That’s all in basically creating a set list.  That’s something that takes a lot of practice getting right, feeling out.  It’s like sex: you have to be sensitive in order for it to be enjoyable for you and the audience.

You know some things that work, and you try and create arcs, and peaks & valleys.  When you have three albums, you can really craft a well-paced set list and every night, decide on a different way to reach rhapsody.

Playing shows now are the coolest, fun-est thing ever.  It’s better than ever because we’re able to play three-hour shows now, and have it mapped out, and actually accomplish our goal.

We’re hopefully going to get to a place where it will be a ‘Grateful Dead’ kind of thing.  We can have really long, extended jams, with ups and downs.  Hopefully, when Phish is fully gone, and that other band, Widespread Panic – we’re next!

QRO: What about from the first two records: are there any that you really like playing live?

TF: I really like playing “Retour a Vega”, even though that’s not on any record.  We have a cool arrangement now, with three-way harmonies at the beginning.  It’s at a down part in the set.

I mean, I like playing them all.  We’re consciously not playing some of the songs from the first two records so that, when we start playing them again, they’ll be special.

We play “Lola, Stars & Stripes”, “Gender Bombs”…  We play a lot of the old songs, as well.  And I think when we’re doing our own shows, when we’re headlining more, and when this album’s been out for longer, I think we’ll be playing longer and longer shows.  We’re going to try to make our shows into big events, where they can go on a long time, and craziness happening, and a lot of participation by the audience.  Making them feel loved; having them be a part of the show.

That being said, we played “Still In Love” last night, and we haven’t done that in half a year.

QRO: Do you ever feel nervous about playing “Retour a Vega” to non-French-speaking crowds?

TF: I think it’s special to them, because they don’t understand the lyrics.  I think it’s the kind of song that’s intriguing for people to want to try and figure out what the lyrics are.  I think melodically, atmospherically, and just vibe-wise, I think it’s a really compelling song.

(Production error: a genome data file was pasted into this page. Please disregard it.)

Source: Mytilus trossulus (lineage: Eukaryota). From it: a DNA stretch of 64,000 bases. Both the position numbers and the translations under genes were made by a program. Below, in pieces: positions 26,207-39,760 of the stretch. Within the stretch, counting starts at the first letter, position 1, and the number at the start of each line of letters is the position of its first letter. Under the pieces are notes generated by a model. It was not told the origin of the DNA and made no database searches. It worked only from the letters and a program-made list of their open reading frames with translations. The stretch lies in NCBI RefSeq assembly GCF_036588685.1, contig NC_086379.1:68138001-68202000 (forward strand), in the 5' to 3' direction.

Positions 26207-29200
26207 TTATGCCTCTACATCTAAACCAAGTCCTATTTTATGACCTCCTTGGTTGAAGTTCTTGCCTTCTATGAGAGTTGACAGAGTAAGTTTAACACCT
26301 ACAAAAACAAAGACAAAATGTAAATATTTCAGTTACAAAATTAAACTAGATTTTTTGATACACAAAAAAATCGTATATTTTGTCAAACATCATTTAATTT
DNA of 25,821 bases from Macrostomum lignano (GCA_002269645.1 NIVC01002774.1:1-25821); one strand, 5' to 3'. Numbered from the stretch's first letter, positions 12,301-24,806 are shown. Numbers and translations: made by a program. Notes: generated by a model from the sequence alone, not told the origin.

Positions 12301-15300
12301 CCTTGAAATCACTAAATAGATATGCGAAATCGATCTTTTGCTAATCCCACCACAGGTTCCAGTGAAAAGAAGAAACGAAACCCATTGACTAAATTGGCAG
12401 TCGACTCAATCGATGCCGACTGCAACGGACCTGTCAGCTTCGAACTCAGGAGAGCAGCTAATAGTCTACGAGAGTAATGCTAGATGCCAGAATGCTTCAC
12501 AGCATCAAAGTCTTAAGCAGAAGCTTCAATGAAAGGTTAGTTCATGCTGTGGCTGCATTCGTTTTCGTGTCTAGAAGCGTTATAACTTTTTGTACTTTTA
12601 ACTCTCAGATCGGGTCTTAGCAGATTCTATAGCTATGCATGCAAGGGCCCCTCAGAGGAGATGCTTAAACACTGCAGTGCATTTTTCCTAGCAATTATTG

QRO: Do you have any post-Oceans material?

TF: Yeah, yeah.  We’ve been furiously writing.  Nick Cave, who we’re big fans of, always talks about how, when he goes on vacation, he’s uneasy, because he feels he’s going to lose touch with the spark of songwriting.  And I think we feel the same way – I know I feel the same way, Dave feels the same way.

We’ve fallen into the trap of not continuing to record, and waiting too long.  And I think we’ve learned our lessons well, with the last two records, and we’re just writing, and writing, and writing.  We’re becoming vitally inspired more and more as the years go by, because of that.  So we’re all keeping going with the writing.

QRO: Do you play any of it live?

TF: No.  Maybe some time.  Soon…

QRO: Do you think maybe by the Kings of Leon tour?

TF: Maybe.  We’ll see.  Could be…

QRO: What cities or venues have you really liked playing at?

TF: Istanbul is unbelievable.  We played on the fifth flour of this ancient building.  It was like seven hundred years old.  Was turned into this crazy club.

Club Quatro, actually, of which there is more than one in Tokyo.  Tokyo is a great town to play in.  New York City is unbelievable.  Chicago is great.  I love Chicago.  Seattle…